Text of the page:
Google’s undersea internet cable will connect Togo to Europe

The first leg of Google’s Equiano undersea internet cable – which will eventually run from Cape Town, South Africa, to Lisbon, Portugal – has landed in Lomé, Togo, the company Friday. The huge fiber optic cable will be that of Google first from Africa to Europe, and is expected to bring Internet connectivity to millions of people on both continents. This will have a particular impact in Togo, where, according to it is estimated that 74% of people do not have access to the Internet. The cable should provide 20 times more Internet capacity in the region.

Google began investing heavily in undersea cable internet almost a decade ago, with its first co-ownership cable project Unity (which stretches from Chikura, Japan to Redondo Beach, California) commissioned in 2010. The company has invested, either alone or as part of a consortium, a total of . Its latest completed project, Dunant, entered service in January 2021 and stretches from Virginia Beach to the French coast.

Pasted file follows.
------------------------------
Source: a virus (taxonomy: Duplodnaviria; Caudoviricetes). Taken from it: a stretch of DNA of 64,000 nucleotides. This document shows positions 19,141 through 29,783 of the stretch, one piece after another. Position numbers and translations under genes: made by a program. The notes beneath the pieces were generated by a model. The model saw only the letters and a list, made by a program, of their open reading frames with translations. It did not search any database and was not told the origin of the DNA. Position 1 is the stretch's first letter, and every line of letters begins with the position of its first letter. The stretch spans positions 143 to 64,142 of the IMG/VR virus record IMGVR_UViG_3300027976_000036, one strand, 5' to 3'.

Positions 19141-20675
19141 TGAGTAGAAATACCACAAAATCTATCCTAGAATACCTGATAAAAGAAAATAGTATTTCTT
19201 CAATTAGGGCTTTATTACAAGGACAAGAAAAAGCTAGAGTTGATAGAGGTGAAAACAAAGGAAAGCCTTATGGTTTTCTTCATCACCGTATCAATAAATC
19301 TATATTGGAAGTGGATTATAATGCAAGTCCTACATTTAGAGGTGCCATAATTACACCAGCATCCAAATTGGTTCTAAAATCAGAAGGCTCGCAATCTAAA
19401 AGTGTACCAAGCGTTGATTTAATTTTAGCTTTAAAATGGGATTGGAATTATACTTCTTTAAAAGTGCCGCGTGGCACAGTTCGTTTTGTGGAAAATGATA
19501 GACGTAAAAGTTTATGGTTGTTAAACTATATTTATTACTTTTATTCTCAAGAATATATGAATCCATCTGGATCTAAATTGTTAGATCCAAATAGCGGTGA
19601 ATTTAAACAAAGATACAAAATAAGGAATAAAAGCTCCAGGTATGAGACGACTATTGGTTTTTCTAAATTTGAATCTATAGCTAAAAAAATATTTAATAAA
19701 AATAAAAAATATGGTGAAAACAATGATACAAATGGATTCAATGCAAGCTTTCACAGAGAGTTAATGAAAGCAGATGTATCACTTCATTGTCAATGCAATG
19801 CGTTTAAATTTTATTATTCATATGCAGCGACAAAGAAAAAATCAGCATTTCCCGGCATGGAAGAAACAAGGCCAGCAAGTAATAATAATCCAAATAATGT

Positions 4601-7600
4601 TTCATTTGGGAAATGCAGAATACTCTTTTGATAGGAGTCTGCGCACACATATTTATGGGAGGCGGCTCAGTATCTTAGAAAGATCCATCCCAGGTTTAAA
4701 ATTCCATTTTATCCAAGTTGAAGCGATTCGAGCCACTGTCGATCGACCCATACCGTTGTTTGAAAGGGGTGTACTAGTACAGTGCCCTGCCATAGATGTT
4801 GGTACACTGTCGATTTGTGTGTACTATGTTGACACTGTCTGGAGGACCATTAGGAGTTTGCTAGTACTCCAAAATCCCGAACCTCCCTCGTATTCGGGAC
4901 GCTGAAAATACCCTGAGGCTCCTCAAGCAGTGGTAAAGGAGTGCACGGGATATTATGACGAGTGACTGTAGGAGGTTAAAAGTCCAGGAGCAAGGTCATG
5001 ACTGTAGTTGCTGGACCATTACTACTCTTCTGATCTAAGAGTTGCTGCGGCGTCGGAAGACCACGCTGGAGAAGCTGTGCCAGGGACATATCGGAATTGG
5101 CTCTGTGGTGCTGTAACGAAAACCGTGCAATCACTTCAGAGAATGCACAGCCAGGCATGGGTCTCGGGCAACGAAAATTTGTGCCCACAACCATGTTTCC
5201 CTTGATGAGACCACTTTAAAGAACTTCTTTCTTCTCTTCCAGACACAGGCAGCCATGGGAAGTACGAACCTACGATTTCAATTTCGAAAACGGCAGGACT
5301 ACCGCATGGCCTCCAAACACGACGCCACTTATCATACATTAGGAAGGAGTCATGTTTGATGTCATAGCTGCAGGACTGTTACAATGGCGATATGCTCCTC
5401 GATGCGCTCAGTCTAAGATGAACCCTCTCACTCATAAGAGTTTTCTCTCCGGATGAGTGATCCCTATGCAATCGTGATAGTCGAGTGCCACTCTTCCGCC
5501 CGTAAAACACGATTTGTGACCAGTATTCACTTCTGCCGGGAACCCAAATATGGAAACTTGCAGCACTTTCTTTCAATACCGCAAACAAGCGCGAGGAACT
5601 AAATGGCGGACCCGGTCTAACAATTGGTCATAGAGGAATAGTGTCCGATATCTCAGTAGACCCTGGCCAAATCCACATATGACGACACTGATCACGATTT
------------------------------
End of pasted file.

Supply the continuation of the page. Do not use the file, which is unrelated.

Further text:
Alphabet far from the only tech giant to invest heavily , which have become more ubiquitous with the growth of mobile internet. Google, along with Meta, Microsoft and Amazon, now dominate the world’s critical wired infrastructure, while the the wall street journal . Last month, Meta announced plans to build at least two by 2027.

Submarine cables have a notable drawback: the cables can tear and either due to natural disasters or human activities such as . Cable breaks are particularly along the African coasts, and can leave whole regions without connectivity for . Last year, a massive landslide in South Africa caused two undersea cables to , leading to service disruptions and slowdowns across the continent. But in the event of a break, a nearby submarine cable can be used as a backup.

Once in service, Equiano will provide additional insurance to a region that badly needs it. After Togo, Equiano’s next stop will be Nigeria and Namibia, before heading to his final landing in Cape Town, South Africa. It should be fully operational later this year.

Mary I. Bruner